Multidisciplinary design studio Ramus recently unveiled their latest digital art installation called The Pipes. The Pipes is an immersive digital forest that gently responds to the people in the space, welcoming and embracing in this place of respite and connection.
The Pipes was inspired by the environment and history of Prahran in Melbourne, mixed with the digital possibilities Ramus could envision for the future of this new urban space. In an urban renewal project led by Lyons Architecture, Prahran Square was transformed from an old carpark into over 9,000m2 of urban parkland. 28 11m-tall interconnected poles are dispersed through four corners of Prahran Square. Each pole is covered in thin panels of LEDs, showcasing a 24-hour content rhythm curated specifically to the site.
Slowly evolving, visual textures were drawn from the surrounding area and mixed with abstract light expressions to form the content foundation. Every moment presents a new immersive experience, with scenes refracted and spread across The Pipes. A visual feast is dynamically generated, with moments of ocean, wetlands, forest, urban landscape and desert moving across the space in response to the time of day, season, weather and people.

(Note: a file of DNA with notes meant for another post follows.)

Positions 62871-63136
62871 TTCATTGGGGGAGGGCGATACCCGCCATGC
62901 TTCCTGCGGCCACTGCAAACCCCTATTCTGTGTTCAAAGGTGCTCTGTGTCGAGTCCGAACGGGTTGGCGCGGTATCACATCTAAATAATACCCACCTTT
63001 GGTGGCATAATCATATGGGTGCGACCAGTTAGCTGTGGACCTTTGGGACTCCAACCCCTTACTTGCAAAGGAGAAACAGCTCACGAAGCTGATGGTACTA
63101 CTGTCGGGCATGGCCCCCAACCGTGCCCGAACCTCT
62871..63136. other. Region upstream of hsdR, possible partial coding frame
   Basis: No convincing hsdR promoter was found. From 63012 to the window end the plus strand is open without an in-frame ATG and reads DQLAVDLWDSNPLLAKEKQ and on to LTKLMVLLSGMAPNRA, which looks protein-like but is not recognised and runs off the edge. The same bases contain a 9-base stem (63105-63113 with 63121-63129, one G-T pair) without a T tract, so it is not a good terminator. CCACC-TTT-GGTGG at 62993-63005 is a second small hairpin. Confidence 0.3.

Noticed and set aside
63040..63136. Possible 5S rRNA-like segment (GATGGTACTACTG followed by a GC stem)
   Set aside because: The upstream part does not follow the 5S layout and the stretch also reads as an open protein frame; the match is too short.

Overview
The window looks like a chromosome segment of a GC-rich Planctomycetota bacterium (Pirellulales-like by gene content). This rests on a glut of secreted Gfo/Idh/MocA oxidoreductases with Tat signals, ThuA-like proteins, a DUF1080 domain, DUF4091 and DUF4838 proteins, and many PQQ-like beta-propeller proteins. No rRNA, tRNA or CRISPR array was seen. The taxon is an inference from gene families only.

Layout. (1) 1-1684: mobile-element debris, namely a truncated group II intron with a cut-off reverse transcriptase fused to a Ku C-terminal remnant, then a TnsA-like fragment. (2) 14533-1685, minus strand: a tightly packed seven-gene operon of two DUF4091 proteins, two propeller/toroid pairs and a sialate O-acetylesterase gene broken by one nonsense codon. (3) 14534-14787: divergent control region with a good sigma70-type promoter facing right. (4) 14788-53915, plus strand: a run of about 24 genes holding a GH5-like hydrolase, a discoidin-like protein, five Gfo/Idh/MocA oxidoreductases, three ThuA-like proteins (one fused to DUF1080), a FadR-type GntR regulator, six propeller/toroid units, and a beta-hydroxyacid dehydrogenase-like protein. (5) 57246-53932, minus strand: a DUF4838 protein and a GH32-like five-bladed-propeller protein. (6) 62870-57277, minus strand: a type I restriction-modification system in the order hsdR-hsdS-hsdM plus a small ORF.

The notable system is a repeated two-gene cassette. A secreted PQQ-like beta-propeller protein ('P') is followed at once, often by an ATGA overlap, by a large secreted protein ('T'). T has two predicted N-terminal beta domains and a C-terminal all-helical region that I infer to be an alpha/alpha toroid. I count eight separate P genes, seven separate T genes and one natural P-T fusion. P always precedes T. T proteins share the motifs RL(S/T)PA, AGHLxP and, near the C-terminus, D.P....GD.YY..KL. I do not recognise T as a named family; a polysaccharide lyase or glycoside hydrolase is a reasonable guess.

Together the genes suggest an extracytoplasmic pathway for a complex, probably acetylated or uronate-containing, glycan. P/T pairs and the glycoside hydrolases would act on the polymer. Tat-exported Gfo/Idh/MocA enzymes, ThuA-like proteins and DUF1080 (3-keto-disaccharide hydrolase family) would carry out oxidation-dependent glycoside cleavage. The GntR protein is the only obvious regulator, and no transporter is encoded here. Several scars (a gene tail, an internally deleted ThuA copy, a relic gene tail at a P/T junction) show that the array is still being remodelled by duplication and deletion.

The soundscape of birds, street, textile production and water was also sampled from the local area to add to the all-embracing energy of the space. At noon, the familiar ‘Cooee’ can be heard – Coo-ee is a choral call often understood to have been construed from the Dharug word “guu-wii”, literally “come here”.
The work gently slows the pace within the new Prahran Square, offering a space of respite amongst the busyness. The work forms a gently supportive space where the public can gather, pause and reflect.